Heaney Clearances sheets or any of a number of other, related topics, not just
Seamus Heaney. After all, I want to narrow down the search to articles more relevant to my research, not turn up everything that has been written about Ireland's most recent Nobel laureate in literature.
The articles that you choose can be applicable in many ways. They can be complementary: that is, there is something in the article that supports your claims about the text, or that provides background to your text. For example, one of the articles I would use for my paper on domesticity in
Clearances would offer descriptions of early mid-twentieth-century Irish domestic life, which I could use to bolster my argument. Another article may offer a parallel argument about a different text—for example, an article that argues for the marginalized status of homemakers in poems by Eavan Bolland might help me develop my own theory about domesticity in
Clearances. Or, an article can be contradictory: you may run across an article that contradicts your argument; you can refer to this article specifically to refute those claims and to show how your reading offers an alternative approach to the text. In all three cases, by incorporating the ideas of other scholars to enhance your own argument, you are putting your argument into conversation with others who have also read and thought about similar topics and texts as you. That is, your argument is not isolated but builds on conversations already taking place, thereby boosting the quality and merit of your own work. However, the most important aspect of the articles that you choose is that they be applicable and relevant to your own argument. This means that you must have the basic structure of your argument figured out before you can settle on using a particular article.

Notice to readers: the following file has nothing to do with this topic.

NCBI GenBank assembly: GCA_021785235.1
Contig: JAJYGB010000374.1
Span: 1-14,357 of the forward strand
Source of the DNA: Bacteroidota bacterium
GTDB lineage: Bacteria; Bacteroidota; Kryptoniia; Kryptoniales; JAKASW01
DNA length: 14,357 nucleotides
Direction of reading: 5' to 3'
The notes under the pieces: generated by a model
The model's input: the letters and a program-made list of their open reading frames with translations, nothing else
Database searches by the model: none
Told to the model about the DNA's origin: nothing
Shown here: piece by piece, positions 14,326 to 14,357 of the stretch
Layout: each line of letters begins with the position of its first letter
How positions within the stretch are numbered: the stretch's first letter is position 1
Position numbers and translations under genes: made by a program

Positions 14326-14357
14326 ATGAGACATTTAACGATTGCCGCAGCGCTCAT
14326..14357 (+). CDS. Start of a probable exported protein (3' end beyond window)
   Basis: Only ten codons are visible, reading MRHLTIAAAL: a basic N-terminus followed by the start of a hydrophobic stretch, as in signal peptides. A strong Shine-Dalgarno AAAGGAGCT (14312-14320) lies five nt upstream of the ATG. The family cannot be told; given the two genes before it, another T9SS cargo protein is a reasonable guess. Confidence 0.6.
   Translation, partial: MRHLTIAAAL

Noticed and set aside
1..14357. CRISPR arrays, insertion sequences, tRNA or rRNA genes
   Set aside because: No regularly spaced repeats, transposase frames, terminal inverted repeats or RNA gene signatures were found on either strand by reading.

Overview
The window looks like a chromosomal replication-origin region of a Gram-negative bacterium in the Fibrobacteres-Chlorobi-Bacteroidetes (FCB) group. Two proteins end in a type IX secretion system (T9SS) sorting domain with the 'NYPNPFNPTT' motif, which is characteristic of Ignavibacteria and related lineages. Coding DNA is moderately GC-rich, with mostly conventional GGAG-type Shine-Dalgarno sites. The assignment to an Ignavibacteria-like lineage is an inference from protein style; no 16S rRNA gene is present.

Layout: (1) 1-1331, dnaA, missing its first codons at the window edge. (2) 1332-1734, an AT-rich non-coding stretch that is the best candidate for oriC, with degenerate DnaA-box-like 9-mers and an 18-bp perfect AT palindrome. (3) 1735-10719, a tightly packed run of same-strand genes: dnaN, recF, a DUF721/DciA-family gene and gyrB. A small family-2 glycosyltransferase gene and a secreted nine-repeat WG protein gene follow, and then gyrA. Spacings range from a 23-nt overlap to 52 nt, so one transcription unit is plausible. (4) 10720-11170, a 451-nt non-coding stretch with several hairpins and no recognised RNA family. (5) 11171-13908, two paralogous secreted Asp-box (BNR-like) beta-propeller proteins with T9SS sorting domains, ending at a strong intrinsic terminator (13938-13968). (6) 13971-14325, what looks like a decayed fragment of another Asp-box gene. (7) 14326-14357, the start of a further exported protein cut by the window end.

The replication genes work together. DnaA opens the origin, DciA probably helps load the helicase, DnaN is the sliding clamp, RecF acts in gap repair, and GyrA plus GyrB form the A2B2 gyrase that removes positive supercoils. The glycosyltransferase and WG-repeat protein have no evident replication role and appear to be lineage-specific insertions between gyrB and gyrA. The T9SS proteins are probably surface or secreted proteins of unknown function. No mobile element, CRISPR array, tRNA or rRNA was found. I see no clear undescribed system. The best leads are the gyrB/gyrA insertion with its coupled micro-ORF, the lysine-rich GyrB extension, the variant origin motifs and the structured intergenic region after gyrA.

There is no real limit on how many articles you may have to read before you find three that are applicable and relevant, but it is guaranteed that you will need to at least skim, or read the beginning, of several articles before deciding which to use. It is important, however, to avoid writing a
here are the first three articles my first search turned up paper: You need to choose three (or more) good sources that actually contribute to your argument, not just check off the
three sources requirement as if it were a bullshit hurdle you need to jump.
Scholarly research is incorporated into your essay in the same way that textual evidence is: through quotations and summary. Like your primary text, you will cite each quotation with the author's last name and the page number of the quotation. You will also want to gracefully incorporate these quotes into a full sentence, as you do with textual evidence.
You will need to offer an explanation as to why this particular quote is present in your essay: Is it complementary, parallel, or contradictory? Does it require further explanation? How does it illuminate something about your own textual analysis?
There is no limit to the number of times you can quote your scholarly articles in your research essay, but do remember that the bulk of the final research essay should be proving your own argument about the text, not summarizing others' arguments. You will need to quote each article at least once to meet the requirements of the research component for the essay. You will also need to provide a works cited page (with citations only, no annotations) with your final research essay.